How to Become a Pathologist
Pathologists study diseases in patients and help with their diagnosis, treatment, and prevention. There are several different types of pathologist; some mainly work in laboratories, whereas others work directly with patients.
A pathologist examines patients and samples, diagnoses diseases and works with the prevention and treatment of these illnesses. They generally work in hospital laboratories, but their job may entail direct patient contact, depending on their specialisms.
There are five main specialisms of pathology, as well as some sub-specialisms:
- Clinical pathologists work in labs and clinics. They will use biochemical tests for the diagnosis and treating of patients.
- Haematologists work with blood disorders, including bone marrow conditions.
- Histopathologists use medical examples from cells and tissues to diagnose diseases, as well as study their progression in the body. Forensic histopathologists perform autopsies to analyse the cause of death.
- Medical microbiologists and virologists study contagious diseases and try to prevent infection in hospitals and the community.
The duties of a pathologist vary depending on their specialism, but they generally entail:
- Examining patients and diagnosing what tests need to be carried out to determine their condition.
- Working closely with clinical staff, offering expert opinions on what tests should be administered on patients.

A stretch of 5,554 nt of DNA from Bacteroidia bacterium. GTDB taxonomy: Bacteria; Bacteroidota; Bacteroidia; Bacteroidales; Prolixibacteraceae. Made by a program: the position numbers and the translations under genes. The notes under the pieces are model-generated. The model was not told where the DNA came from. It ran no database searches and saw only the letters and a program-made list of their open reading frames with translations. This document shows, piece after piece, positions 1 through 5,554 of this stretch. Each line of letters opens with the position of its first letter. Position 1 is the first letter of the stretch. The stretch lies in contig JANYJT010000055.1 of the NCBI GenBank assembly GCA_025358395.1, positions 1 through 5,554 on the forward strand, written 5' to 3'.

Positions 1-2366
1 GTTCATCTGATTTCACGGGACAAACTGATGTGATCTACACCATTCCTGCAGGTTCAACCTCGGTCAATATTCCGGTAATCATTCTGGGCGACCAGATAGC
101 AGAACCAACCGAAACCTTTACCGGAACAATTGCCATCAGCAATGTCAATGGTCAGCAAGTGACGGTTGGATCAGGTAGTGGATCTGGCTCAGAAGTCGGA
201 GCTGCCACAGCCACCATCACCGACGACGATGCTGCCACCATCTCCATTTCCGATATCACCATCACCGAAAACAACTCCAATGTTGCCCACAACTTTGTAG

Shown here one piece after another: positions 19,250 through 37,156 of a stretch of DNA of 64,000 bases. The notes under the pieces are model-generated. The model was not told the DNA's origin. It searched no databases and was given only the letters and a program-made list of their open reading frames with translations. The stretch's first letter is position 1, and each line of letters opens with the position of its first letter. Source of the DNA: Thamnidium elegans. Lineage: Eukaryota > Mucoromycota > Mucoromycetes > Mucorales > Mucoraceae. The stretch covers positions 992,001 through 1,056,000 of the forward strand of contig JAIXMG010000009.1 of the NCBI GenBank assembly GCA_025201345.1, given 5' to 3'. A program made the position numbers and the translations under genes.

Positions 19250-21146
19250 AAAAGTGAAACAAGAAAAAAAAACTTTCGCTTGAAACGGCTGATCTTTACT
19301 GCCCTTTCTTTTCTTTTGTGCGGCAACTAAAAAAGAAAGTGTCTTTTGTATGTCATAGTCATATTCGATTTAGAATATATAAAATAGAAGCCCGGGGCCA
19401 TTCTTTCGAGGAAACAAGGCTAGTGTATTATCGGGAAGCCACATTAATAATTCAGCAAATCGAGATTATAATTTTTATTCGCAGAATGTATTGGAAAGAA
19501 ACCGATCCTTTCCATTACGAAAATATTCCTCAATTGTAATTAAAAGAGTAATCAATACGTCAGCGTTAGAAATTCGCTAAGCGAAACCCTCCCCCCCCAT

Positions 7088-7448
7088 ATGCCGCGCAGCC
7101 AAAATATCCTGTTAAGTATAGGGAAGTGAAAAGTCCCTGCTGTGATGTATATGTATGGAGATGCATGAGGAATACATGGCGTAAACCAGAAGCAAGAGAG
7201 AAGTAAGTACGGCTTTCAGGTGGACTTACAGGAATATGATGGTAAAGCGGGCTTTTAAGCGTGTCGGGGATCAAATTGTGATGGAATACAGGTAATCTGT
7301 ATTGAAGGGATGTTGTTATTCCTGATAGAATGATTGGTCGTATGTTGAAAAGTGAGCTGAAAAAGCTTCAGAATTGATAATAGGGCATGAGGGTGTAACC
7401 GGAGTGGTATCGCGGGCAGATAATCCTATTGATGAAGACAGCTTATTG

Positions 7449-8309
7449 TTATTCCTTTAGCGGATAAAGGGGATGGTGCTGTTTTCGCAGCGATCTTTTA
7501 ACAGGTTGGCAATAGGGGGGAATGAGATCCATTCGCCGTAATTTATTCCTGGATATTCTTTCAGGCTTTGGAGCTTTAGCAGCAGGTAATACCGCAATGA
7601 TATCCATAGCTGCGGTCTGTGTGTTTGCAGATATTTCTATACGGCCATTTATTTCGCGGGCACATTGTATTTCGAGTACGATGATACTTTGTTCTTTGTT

- Educating other healthcare professionals using their medical expertise.
- Interpreting test results and advising about next steps.
- Researching and staying up to date with new information.
- Sometimes, teaching junior staff.
Pathologists should have a degree in medicine. This qualification generally takes 5-6 years to obtain, although it can be done in a shorter time if they already have a science degree. After the degree pathologists will undertake foundation training, where they will work as a junior doctor with a specialism in pathology. Candidates will then study one of the pathology specialisms.
Before applying for a degree, pathologists should have a strong portfolio of work experience. They can gain this by volunteering at a hospital or shadowing a doctor.
As this job entails much patient contact, often with patients in distressing situations, pathologists should be empathetic and able to relate to people. They will also need to have collaborative skills as they will be expected to work with other professionals. Later in their career, pathologists may need to train junior doctors and manage other employees, so they should exhibit managerial skills.
Other pathologist skills include problem-solving and decision making. Their entire job revolves around diagnosis, so they will frequently need to come up with solutions to problems based on their expertise. They should also have the motivation to be constantly learning; continuous professional development is a large part of a pathologist’s career.
Pathologists may need to work nights, weekends, or be on call – especially while they are training. Some pathologists assume a part-time role later in their career.
What degree is most commonly held by a Pathologist?
- Bachelor of Applied Sciences- Health Services/Allied Health
- Master of Medicine, Pathology
- Bachelor of Applied Science , Pharmacology and Chemistry
- Bachelor of Health Science
Career Transportability across Countries
What is the Salary of a Pathologist?
|Experience||Education||Average salary | year|
|Senior Pathologist||5-10 yrs||€85,098||£56,000||$95,000|
What skills are needed to become a Pathologist?
- Clinical Research
- Speech Therapy
- Public Speaking
- Anatomic Pathology
- Microsoft Office
- Customer Service
- Medical Education
- Life Sciences
- Molecular Biology
- Autism Spectrum Disorders
- Language Disorders
- Healthcare Management
- Early Intervention
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